Without strong roots, a tree won't grow and produce fruit. Deep roots are a source of sustenance and an anchor in storms. You need to be strongly rooted in God for the same reasons. So, how do you develop roots? Absorb God's Word daily. As life gets busier, this may require creativity. During your child's soccer practice, memorize Bible verses you keep on cards in your purse. Use your lunch hour to read your Bible. Listen to the Bible on CD while you drive. Look for every opportunity to soak up God's truth and send down those roots.

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True Identity: The Bible for Women
by Zondervan


The Bible that helps you see yourself as God sees you! Find your true identity in Christ through your relationship with him.
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A Change of Heart and Mind

Today's reading: John 21

Whatever happened to the "Son of Thunder"?

John 21:24 This is the disciple who testifies to these things and who wrote them down. We know that his testimony is true.

The disciple John had been favored to share private moments with Jesus. As part of an inner circle of three, he saw Jesus transfigured, watched him bring Jairus's daughter back to life and waited for him in the Garden of Gethsemane.

After Jesus was arrested, John witnessed the sequence of his trials. He was the only disciple mentioned as being near the cross at Jesus' death and one of the very first to learn of Christ's resurrection. Somehow, this process changed John.

From Thunder to Love

John bore an amusing nickname, "son of thunder" (see Mark 3:17), and several incidents in the Gospels hint that this name reflected his stormy personality. John jealously resented competition from rival miracle workers (see Mark 9:38), and he insisted on the best seat in the kingdom of heaven for himself. Once, he wanted to call down fire from heaven to destroy a hostile town (see Luke 9:54).

Somewhere in his life, the thunderclouds broke apart. Eventually he got a new nickname: "the apostle of love." John's books-this Gospel and the letters John wrote later-are marked by a recurring emphasis on love.

Naturally, John's spiritual pilgrimage influenced his written record of Jesus' life. His changed personality may provide a clue to his unique style of telling Jesus' story through a handful of poignant episodes. Perhaps these few scenes are the memories of Jesus that finally convinced John himself that Jesus was, indeed, the Son of God.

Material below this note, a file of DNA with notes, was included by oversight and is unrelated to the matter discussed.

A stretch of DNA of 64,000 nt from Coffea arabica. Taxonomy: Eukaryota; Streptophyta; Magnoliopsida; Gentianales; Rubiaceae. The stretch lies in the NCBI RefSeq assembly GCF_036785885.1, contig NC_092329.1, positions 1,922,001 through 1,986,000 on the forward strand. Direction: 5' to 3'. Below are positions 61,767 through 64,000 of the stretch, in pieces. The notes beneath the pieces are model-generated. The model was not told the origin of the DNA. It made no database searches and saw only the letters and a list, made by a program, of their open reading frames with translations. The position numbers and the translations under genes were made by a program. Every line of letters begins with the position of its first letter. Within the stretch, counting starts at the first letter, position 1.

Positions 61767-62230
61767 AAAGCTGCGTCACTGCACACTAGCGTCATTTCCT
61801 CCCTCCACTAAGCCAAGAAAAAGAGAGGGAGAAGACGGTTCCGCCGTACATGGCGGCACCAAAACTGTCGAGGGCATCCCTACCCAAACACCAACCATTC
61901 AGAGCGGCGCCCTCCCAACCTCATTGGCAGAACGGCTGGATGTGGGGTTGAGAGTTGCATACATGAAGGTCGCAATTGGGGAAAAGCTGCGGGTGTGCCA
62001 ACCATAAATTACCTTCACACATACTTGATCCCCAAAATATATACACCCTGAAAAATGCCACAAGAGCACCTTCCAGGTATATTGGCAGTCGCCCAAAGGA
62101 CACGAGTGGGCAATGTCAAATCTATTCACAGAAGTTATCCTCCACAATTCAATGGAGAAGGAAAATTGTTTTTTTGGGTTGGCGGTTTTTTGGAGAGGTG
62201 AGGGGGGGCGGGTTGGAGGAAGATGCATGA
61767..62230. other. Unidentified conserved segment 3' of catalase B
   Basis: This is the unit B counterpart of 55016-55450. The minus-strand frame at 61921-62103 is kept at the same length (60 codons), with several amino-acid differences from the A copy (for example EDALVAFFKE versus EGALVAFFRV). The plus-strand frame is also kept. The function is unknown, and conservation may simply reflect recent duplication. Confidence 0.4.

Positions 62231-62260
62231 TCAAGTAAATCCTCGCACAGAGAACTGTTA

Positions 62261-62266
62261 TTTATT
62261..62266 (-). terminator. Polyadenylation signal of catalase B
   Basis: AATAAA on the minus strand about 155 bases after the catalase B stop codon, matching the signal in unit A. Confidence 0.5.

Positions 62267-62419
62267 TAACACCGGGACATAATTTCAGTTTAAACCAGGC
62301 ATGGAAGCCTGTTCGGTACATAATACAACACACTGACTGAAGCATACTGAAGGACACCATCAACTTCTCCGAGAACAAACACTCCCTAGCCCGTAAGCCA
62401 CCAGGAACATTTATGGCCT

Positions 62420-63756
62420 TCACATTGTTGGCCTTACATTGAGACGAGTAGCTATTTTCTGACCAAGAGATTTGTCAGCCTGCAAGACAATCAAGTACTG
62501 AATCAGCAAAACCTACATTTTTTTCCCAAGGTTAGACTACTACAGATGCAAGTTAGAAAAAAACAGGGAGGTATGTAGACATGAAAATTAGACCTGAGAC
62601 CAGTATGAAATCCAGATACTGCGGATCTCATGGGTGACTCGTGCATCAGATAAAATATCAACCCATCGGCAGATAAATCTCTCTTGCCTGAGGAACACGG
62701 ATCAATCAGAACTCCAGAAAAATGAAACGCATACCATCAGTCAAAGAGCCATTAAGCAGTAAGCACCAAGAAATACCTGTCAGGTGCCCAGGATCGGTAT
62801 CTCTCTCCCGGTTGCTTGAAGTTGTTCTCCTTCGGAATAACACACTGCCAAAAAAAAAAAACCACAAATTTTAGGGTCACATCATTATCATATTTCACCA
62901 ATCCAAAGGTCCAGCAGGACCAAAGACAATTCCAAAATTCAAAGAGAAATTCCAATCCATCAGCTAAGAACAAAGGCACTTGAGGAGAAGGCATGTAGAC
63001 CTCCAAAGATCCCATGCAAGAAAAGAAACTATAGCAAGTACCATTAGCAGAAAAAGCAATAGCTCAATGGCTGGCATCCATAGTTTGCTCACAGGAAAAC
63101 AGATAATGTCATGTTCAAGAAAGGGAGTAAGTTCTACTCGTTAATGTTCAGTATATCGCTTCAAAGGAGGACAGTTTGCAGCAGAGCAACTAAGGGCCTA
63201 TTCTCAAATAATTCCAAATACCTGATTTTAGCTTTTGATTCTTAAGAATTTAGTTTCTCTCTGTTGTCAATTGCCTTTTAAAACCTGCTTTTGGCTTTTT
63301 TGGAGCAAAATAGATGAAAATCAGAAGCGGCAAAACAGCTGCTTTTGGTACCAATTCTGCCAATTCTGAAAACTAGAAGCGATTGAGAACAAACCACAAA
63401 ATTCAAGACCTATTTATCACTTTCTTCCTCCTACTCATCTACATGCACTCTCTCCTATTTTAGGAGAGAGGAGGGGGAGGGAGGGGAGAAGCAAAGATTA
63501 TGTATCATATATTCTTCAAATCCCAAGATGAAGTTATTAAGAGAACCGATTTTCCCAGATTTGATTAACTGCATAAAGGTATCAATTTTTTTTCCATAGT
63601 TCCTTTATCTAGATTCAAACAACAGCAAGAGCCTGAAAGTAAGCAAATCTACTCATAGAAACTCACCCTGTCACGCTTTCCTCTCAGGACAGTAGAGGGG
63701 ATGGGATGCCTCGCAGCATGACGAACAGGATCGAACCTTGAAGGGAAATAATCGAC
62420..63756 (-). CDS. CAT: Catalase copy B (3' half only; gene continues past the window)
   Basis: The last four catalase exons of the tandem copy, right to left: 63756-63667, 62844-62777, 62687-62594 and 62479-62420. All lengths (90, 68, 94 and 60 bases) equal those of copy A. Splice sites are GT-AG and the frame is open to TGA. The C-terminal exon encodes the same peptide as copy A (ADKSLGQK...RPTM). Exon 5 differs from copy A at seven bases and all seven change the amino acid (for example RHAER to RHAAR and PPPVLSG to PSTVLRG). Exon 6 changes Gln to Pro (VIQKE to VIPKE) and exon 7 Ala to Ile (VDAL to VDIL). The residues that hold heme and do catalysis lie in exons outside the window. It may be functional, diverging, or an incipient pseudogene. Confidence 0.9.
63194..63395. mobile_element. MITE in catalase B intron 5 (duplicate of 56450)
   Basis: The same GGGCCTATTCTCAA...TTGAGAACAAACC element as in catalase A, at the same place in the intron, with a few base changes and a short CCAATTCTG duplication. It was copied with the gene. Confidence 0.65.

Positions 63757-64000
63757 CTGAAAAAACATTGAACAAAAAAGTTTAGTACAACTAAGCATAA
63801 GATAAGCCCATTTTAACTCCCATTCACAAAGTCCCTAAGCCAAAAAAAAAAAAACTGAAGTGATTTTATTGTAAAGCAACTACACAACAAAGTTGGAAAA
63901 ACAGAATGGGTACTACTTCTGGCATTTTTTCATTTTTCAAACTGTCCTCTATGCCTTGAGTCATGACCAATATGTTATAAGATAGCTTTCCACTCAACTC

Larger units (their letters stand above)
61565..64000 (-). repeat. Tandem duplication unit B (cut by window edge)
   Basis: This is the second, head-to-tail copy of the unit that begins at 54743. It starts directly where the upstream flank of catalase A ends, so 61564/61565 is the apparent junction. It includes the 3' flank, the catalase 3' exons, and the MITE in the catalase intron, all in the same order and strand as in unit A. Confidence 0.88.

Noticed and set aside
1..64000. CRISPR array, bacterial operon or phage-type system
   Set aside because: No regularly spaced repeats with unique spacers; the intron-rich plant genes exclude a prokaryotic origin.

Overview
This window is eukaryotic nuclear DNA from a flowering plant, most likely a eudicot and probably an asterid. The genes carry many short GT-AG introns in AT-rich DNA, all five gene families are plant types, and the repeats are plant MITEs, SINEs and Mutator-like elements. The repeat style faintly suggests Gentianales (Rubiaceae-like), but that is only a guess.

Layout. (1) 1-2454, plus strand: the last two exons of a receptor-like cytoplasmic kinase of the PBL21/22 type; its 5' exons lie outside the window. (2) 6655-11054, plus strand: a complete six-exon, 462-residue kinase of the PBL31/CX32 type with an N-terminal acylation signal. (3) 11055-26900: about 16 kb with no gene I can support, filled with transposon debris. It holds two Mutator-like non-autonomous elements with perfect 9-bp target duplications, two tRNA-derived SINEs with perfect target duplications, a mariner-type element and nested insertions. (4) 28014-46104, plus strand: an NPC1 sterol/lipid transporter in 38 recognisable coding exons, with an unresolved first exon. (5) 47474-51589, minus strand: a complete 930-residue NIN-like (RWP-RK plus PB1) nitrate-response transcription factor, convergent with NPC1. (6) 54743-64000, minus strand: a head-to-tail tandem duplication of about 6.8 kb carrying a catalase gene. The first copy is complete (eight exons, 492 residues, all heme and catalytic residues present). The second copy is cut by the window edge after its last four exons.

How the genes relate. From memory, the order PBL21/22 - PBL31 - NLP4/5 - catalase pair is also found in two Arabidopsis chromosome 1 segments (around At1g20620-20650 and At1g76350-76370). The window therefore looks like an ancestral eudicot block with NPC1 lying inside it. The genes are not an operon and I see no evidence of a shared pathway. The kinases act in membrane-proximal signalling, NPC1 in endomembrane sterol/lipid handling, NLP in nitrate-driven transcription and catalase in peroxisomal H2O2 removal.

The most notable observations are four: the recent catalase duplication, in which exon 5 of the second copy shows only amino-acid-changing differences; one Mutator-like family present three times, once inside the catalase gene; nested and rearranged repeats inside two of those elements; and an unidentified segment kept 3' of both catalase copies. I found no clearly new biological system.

Life Question

Getting to know Jesus changes a person. How have you been changed?

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Today's reading is from the
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A proven, common sense approach to studying the Scriptures appeals to high school and college readers (and students of all ages).


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Day 8

Imagine if you were introducing the Savior of the world. Wouldn’t you make it a gala event? Call in the media? Spotlight the attending celebs? Give the Savior the red-carpet treatment? Get people’s attention?

God doesn’t work that way. He planned his Son’s introduction using a scruffy bohemian prophet called John the Baptist. John, the son of Mary’s relative Elizabeth, was the one who had been foretold to precede the Messiah “in the spirit and power of Elijah.” John was unique among the prophets. He lived outside of the mainstream religious culture, yet his message was more timely than any other.

In those days John the Baptist came, preaching in the wilderness of Judea and saying, “Repent, for the kingdom of heaven has come near.”

John’s clothes were made of camel’s hair, and he had a leather belt around his waist. His food was locusts and wild honey. People went out to him from Jerusalem and all Judea and the whole region of the Jordan. Confessing their sins, they were baptized by him in the Jordan River.

Then Jesus came from Galilee to the Jordan to be baptized by John. But John tried to deter him, saying, “I need to be baptized by you, and do you come to me?”

Jesus replied, “Let it be so now; it is proper for us to do this to fulfill all righteousness.” Then John consented.

As soon as Jesus was baptized, he went up out of the water. At that moment heaven was opened, and he saw the Spirit of God descending like a dove and alighting on him. And a voice from heaven said, “This is my Son, whom I love; with him I am well pleased.”

Then Jesus was led by the Spirit into the wilderness to be tempted by the devil. After fasting forty days and forty nights, he was hungry. The tempter came to him and said, “If you are the Son of God, tell these stones to become bread.”

Jesus answered, “It is written: ‘Man shall not live on bread alone, but on every word that comes from the mouth of God.’”

Then the devil took him to the holy city and had him stand on the highest point of the temple. “If you are the Son of God,” he said, “throw yourself down. For it is written:

“‘He will command his angels concerning you,
and they will lift you up in their hands,
so that you will not strike your foot against a stone.’”

Jesus answered him, “It is also written: ‘Do not put the Lord your God to the test.’”

Again, the devil took him to a very high mountain and showed him all the kingdoms of the world and their splendor. “All this I will give you,” he said, “if you will bow down and worship me.”